More Abbey style and Trappist beers can be found on the Dubbel, Tripel and Quadrupel pages. Closely associated with Belgium, where the majority of beer producing Trappist monasteries are to be found, the Trappist order of monks and nuns can trace its history back to La Trappe monastery in Normandy where it was founded in 1664. As of December 2013, the beers from eleven monasteries were recognised by the International Trappist Association. Abbey beer in general, however, can simply refer to a ‘monastic-style’ ale, which may be named after fictitious or long since closed abbeys by secular brewers. Some are also produced under license and make contributions to the religious institution whose name they carry.
In terms of style, Trappist and Abbey beer is a broad church indeed, from spicy blondes through rich dark ales including Dubbels, Tripels and even Quadruples.
The International Trappist Association was founded in 1997 by eight Trappist monasteries: Orval, Chimay, Westvleteren, Rochefort, Westmalle and Achel from Belgium; Koningshoeven (La Trappe) from the Netherlands; and Mariawald from Germany. Since then Maria Toevlucht (Zundert), also in the Netherlands, Engelszell (Gregorius) in Austria, Tre Fontane in Italy and St. Joseph’s (Spencer) in the US have also been recognised. To qualify for consideration, the beer must be brewed within the walls of the abbey by the monks themselves (or under their supervision). The brewing operation must also take secondary importance to the abbey’s monastic work and way of life and should not make profits (any surplus should go to charitable causes).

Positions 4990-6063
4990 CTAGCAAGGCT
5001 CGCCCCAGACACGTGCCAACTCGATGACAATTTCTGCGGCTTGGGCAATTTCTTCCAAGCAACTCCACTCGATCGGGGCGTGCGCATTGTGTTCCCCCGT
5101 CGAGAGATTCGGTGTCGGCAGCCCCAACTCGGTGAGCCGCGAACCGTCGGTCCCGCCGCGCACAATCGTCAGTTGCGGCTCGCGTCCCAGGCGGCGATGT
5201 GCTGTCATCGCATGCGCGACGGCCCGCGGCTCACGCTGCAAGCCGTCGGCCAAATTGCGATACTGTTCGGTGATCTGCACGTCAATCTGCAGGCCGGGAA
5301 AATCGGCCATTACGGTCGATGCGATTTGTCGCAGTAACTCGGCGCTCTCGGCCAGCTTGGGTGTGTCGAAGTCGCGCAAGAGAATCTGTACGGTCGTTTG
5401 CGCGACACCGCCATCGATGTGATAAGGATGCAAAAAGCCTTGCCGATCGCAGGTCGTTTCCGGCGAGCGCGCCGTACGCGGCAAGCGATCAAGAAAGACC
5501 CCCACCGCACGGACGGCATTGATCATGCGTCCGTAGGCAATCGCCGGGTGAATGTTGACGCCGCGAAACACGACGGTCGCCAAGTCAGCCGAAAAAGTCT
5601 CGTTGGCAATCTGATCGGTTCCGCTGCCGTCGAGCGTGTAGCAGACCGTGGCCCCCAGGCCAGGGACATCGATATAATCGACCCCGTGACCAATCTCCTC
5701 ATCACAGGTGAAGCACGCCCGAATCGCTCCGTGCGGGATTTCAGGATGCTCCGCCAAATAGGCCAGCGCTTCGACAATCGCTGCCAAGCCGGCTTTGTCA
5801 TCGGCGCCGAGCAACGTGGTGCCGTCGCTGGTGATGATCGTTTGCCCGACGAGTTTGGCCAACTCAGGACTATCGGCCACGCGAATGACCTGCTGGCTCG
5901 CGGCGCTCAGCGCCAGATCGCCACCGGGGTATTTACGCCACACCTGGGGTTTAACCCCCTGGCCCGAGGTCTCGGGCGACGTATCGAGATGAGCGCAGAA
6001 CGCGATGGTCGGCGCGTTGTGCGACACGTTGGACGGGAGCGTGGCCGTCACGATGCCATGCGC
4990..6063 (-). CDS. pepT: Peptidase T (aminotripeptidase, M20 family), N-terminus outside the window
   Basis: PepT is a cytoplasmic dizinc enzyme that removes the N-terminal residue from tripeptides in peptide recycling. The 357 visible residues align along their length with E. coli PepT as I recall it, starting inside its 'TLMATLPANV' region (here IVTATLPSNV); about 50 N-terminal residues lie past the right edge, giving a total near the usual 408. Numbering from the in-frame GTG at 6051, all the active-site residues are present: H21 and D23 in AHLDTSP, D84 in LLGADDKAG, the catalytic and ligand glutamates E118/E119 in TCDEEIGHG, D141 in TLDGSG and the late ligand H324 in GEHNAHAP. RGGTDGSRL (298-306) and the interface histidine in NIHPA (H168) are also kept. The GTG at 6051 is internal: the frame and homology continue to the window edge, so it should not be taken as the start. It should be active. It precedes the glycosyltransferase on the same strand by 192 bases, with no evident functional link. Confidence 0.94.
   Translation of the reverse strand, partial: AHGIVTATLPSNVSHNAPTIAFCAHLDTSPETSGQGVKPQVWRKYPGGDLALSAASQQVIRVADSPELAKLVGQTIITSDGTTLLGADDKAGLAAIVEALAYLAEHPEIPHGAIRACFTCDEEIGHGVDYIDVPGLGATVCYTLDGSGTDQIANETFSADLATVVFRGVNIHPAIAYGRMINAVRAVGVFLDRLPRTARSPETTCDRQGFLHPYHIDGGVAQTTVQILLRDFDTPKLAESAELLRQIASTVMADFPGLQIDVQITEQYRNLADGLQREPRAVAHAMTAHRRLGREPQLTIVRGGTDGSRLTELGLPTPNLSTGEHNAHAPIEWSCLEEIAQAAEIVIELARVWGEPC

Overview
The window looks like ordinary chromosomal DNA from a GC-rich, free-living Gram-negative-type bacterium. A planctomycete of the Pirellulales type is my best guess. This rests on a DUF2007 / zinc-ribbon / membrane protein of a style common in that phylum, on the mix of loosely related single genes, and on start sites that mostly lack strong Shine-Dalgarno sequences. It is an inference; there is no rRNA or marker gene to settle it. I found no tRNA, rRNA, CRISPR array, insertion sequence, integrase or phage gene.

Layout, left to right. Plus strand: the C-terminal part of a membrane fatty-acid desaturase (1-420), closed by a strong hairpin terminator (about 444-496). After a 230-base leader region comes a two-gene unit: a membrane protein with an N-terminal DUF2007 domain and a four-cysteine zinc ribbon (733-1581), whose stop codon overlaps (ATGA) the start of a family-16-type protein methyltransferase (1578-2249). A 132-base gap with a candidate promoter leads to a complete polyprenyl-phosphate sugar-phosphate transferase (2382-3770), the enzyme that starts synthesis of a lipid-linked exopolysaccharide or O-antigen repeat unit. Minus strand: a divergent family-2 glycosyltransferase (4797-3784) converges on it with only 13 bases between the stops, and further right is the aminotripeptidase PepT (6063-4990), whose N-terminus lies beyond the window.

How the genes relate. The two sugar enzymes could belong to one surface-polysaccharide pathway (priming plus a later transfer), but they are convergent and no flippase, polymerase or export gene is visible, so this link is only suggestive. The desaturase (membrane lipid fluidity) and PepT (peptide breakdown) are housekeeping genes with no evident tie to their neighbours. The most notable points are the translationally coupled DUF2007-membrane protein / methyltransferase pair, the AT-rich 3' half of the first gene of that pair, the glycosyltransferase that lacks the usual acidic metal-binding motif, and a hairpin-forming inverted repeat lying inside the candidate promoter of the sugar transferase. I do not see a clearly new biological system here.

The best known example of an abbey beer is Leffe, brewed by drinks giant AB InBev, with money still going to the abbey of Leffe in Wallonia. Grimbergen, brewed by Heineken is another well known example.